As a scientist and a university professor, Pat O’Leary has an analytical mind and a way with words.
He surprised himself by making the KL3 kayak final in Rio - a flatwater sprint over 200m – and finishing sixth. Now he’s doubling up and racing the equivalent distance in the inaugural VL3 Va’a event.
Va’as are outrigger canoes, with a support float on one side, and are propelled with just a single paddle.
He likens the difference between it and kayaking to “asking Sam Bennett to ride a unicycle.”
On Thursday, he has to juggle both disciplines within 90 minutes in separate qualifying rounds, something he will handle with his usual wry, unflappable demeanour.
The Cork native, who lives in Galway, had a knee replacement, due to cancer, during his Leaving Cert year. 15 years later, when a second knee replacement kept getting infected, he called it himself and asked to have it amputated.
How he has dealt with that is demonstrated by his Twitter handle of ‘@eentjebeen’, which is Dutch for ‘just one leg’.
With typical candour, he admits he was ready to paddle off into the sunset after Rio until the va’a event was introduced.
“Sixth was a stretch target for me at that point, so I was delighted and the following year I actually did better at World Championships than I’d ever done.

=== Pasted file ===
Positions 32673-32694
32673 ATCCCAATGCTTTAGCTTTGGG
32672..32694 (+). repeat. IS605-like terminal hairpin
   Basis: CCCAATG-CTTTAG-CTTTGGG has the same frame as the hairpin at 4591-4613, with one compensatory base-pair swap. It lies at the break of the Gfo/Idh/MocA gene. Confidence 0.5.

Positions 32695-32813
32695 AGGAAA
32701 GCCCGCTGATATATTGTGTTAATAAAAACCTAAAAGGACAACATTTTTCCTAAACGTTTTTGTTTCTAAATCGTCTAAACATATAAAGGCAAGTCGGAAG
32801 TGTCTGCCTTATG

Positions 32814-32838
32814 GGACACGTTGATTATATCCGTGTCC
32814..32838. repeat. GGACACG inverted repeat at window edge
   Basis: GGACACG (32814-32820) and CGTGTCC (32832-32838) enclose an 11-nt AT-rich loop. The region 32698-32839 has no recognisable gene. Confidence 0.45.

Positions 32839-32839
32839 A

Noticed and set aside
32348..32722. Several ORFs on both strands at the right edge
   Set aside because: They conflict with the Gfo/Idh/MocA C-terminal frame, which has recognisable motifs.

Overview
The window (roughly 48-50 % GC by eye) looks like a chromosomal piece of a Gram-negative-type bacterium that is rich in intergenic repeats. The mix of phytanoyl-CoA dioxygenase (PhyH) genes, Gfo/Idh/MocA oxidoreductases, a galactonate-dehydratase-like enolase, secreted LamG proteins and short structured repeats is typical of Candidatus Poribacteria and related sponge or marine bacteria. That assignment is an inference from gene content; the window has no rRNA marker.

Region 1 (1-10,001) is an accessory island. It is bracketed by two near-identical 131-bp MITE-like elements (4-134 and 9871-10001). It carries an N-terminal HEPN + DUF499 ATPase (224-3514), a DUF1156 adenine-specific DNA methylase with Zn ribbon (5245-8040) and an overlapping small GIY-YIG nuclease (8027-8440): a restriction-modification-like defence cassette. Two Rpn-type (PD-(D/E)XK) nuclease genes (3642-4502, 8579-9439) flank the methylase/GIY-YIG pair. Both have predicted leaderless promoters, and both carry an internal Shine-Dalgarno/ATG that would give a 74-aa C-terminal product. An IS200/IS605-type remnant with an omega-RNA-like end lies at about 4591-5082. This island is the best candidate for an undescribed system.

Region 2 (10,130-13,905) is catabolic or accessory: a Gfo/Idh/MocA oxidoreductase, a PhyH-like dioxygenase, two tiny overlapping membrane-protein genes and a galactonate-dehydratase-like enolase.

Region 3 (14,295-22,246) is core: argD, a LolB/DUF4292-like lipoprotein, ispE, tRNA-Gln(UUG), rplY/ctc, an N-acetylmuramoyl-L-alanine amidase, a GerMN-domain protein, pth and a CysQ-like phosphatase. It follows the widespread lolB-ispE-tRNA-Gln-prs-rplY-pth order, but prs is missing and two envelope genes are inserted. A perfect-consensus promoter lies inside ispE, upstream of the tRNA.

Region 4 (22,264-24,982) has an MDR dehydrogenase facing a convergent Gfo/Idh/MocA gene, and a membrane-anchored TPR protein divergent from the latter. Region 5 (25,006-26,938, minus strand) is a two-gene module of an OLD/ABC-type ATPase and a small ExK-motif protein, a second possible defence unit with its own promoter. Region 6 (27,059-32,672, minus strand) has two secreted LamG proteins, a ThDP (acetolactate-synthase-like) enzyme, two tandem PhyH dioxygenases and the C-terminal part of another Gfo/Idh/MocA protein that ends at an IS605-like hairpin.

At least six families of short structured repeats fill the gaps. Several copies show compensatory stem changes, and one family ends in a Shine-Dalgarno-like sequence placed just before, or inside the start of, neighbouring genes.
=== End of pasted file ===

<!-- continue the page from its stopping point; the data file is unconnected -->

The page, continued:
“As an above-the-knee amputee, I’m physically the least able of the KL3s (kayakers). If I had any other disability, I’d be a KL2. Most of the guys I’m racing with have a below-knee amputation or might have both their legs but a fused ankle.
“But in Va’a I’m actually at the most abled end of it. I’d never paddled one before and didn’t know if it would suit me but it does so I’m still here.”
He’s actually the European VL3 champion, winning the title in Poland in June by just one tenth of a second.
“I also got to the European final in the K boat. That kind of gave me an indication of where I am but, there was a lot of people missing to be fair,” he stresses.
Adding in a second event means the father of two is busier than ever. His wife Jude bought him a guitar for his 40th birthday eight years ago, but he can still only manage three chords.
Family events often go by the wayside because he’s so dedicated to training and racing but he still loves it. He paddled for 25 years before he ever got involved in para competitions and is as rational about that as everything else in life.
“It’s just sport. I don’t think it should be put up on any other pedestal. I appreciate the Paralympic movement and the fact that I’m still able to compete but, once you get past that, it’s just competitive sport. Look at the faces of the athletes as they’re competing. The worry, the anguish, the joy, it’s all exactly the same.”
Picture credit: Diarmuid Greene / SPORTSFILE